The IRF 2021 Trends Report highlights key trends that will affect organizations, their products and services, and the workforce in 2021. The pandemic impacted everyone, with some industries suffering from the economic downturn and others booming. Uncertainty will continue to make planning a challenge in 2021, with many industries’ recovery depending on wide distribution of the vaccine. A pent-up demand for travel, Zoom fatigue, virtual offices, and new job seekers are just a few examples of changes to the workforce that companies will navigate in 2021.

The pandemic and resulting quarantines, work-from-home orders, and travel bans drove an increase in individual rewards in 2020. With the emphasis off the traditional group incentive travel reward, incentives professionals had a unique opportunity to re-examine the value of individual rewards. Merchandise, points, gift cards, and individual travel rewards proved to be powerful motivators.

The use of merchandise and gift cards increased significantly during the pandemic, and they were used as alternatives and interim award substitutions for group travel. According to 2020 IRF Pulse Surveys, merchandise was used by 68% of incentive programs, and use of gift cards was up 26% since the pandemic started. Gift cards especially allowed for high levels flexibility, creativity, efficiency, and speed when used to motivate important audiences during the pandemic.

Looking ahead, the trend toward using more merchandise and gift cards continues. The IRF Industry Outlook for 2021 reports an overall predicted net increase of 33% for gift cards and 24% for merchandise. The average value of a merchandise reward is $160, and 32% reported their average merchandise value to be $200 and higher. Additional studies affirm that merchandise gets results when used in incentive programs. The IRF’s Rewards Preferences study reported that “a significant merchandise gift” was ranked in both the top five employee preferences and the top five motivators.

As travel resumes, there will likely be an increase in individual travel awards and small group incentive trips as some travelers may be reluctant to gather in larger groups. Travel gift cards and resort gift cards are being used as rewards, as well as platforms with a variety of options, such as bespoke bookings and certificates for stays that include transport and activities.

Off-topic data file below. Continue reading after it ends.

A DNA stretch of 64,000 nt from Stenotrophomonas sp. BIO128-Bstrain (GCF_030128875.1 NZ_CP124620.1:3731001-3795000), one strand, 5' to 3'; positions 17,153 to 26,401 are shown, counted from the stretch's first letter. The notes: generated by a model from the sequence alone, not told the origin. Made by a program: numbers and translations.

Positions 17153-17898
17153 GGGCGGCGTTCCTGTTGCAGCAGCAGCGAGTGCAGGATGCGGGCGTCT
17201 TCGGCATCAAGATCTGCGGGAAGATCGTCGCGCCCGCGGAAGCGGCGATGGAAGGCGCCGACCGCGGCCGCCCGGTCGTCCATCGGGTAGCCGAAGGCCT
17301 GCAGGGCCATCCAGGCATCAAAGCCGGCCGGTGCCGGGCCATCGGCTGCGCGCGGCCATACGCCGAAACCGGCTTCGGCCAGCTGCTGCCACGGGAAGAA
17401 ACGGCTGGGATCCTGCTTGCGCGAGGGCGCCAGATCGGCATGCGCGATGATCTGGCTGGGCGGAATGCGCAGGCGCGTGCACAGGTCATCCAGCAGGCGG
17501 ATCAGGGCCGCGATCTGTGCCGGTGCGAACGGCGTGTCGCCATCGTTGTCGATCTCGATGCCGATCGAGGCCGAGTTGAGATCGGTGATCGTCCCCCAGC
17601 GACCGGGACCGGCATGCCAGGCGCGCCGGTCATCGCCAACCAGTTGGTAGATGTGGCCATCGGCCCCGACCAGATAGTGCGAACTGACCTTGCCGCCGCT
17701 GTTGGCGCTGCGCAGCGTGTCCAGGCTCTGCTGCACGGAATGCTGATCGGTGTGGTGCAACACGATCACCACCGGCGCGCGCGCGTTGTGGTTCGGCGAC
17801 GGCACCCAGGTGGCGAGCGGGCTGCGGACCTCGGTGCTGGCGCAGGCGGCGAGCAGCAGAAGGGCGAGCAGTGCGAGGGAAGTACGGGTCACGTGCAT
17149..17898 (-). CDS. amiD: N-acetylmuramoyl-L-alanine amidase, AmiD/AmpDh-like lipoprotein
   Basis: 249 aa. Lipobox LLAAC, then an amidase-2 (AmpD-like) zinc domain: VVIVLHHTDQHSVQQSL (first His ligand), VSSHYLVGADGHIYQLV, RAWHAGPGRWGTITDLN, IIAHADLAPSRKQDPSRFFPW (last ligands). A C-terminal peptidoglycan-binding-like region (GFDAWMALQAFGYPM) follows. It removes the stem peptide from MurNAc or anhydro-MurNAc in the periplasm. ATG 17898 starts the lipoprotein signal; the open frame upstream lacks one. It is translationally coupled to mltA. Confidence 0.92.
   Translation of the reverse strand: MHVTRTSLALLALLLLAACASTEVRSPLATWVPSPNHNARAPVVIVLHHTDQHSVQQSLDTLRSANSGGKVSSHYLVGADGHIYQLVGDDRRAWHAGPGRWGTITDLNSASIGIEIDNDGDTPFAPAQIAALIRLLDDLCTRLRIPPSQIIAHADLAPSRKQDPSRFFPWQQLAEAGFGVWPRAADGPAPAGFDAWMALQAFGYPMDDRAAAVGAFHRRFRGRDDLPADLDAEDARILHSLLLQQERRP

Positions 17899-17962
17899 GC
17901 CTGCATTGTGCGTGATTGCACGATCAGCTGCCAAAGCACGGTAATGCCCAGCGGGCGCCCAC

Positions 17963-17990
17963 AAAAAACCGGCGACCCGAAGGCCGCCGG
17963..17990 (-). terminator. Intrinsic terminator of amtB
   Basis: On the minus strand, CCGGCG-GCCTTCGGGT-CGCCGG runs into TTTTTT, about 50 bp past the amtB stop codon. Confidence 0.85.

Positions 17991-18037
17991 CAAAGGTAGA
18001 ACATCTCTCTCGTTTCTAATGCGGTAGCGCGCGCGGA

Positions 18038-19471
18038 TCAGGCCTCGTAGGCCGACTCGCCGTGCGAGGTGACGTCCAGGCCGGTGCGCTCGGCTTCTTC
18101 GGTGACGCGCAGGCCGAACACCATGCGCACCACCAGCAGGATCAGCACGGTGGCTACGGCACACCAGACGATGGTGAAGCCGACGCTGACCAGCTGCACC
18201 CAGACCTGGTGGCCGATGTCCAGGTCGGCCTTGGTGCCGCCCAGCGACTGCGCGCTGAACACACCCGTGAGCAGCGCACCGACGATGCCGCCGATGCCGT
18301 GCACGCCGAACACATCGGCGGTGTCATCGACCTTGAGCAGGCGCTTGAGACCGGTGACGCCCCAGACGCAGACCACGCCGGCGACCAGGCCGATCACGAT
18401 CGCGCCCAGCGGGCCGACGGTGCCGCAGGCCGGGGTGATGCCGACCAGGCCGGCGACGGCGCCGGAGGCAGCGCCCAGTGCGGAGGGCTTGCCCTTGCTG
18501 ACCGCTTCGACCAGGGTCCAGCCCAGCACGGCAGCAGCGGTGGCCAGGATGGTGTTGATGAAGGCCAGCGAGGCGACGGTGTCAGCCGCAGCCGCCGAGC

Suppliers are extending group rates for smaller groups and individuals. Minimums are being eliminated, and companies are being much more flexible. For the first half of 2021, there are much smaller group sizes anticipated, hosted in controlled settings. Planners are finding creative ways to distance attendees.  While people embrace the return to group settings, these events are often complicated and costly.

Organizations continue to value incentive travel award programs, and many are committed to resuming large group events, despite a series of delays in 2020 and into 2021. For example, when one company gave individuals a choice of money or to wait for the next trip, most chose to wait for a future trip. The IRF’s July Pulse Study reported that of those who postponed their incentive travel reward, 79% noted that there had been no change to their budget.

The IRF’s Pulse Studies reported that cancellations were relatively low given the pandemic at 25% in April 2020 and 42.5% in July 2020. Many large group events continue to be postponed, with groups noting that they are not willing to divide up or host smaller events. When the IRF surveyed incentive professionals for the July study, they indicated that the second quarter of 2021 is soonest incentive trips will be held for most program sizes. This date is trending later, being pushed out further by many organizations as we gain more clarity on the distribution schedule of the vaccine. Suppliers have noted that RFPs for incentive travel in 2022 and beyond are increasing.

Program owners are adjusting rules structures to accommodate a return to group travel. Goal setting could prove challenging because year-over-year data will likely be skewed for many industries. While some industries will see fallout for 2021 programs due to decreases in sales, other industries that provided critical products and services during the pandemic will have a larger pool of participants to reward. Program owners will also have to plan for trips delayed during 2020 as well as plan trips for multi-year winners.